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Zack Hutchins
Director of Communications

August 2, 2006

Report finds Upstate's population aging as younger adults move away

Upstate New York’s population is aging faster than the rest of the nation, while the number of young working adults declines, according to a new report from the Federal Reserve Bank of New York in Buffalo.

The report said that in 2000 Upstate New York’s 65-and-over population had risen to 14.4 percent of its total population, almost two percentage points higher than that of the nation.

“While some regions have aged more rapidly than the nation due to the in-migration of retirees, Upstate New York’s trend has been driven by the out-migration of non-elderly adults, especially those aged 20 to 34,” the report said.

More than 20 percent of Upstate’s population will be 65 or older by 2030, slightly higher than the national average, the report added. “By 2030, over three-fourths of upstate New York’s counties are projected to have a 20 percent or greater share of elderly.”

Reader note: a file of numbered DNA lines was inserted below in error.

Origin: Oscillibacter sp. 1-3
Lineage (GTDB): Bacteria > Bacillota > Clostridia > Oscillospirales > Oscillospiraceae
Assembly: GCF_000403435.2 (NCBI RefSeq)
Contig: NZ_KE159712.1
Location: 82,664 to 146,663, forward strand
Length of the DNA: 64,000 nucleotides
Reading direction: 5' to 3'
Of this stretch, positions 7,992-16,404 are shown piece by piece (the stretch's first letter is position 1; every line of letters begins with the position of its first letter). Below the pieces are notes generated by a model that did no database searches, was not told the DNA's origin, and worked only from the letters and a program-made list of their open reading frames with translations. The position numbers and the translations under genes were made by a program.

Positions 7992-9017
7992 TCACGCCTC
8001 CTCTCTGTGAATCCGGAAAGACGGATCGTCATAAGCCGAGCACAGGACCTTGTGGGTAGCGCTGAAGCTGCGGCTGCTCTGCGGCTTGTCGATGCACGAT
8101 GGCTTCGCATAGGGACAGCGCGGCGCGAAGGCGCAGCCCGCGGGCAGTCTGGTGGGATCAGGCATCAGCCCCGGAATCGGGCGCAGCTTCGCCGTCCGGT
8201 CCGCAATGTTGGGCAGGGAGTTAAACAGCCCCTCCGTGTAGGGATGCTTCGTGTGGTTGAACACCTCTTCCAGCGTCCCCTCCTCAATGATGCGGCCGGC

“The aging of Upstate New York’s population has significant implications for the region and its counties,” the report said. “The need for services among the elderly may be greatest in older Upstate New York counties that have experienced the slowest economic growth.”

Counties with the oldest populations tend to be located in areas that have experienced “significant out migration,” the report said. Those areas include Albany, Binghamton, Buffalo, Elmira, Jamestown, and Utica.

And while Upstate’s population ages into retirement, Upstate’s support ratio, the number of working-age adults per older adult, is declining, the report noted.

“A declining support ratio may identify regions with a weakening ability to support their dependent elderly populations,” the report said.

In 2030, projections indicate there will be only 2.5 working adults per older adult in Upstate New York. The nationwide number is projected to be 2.8.

“The declining support ratio suggests that the region has fewer working-age adults to support the need for locally provided services and infrastructure.”

For more information, visit www.newyorkfed.org/buffalo.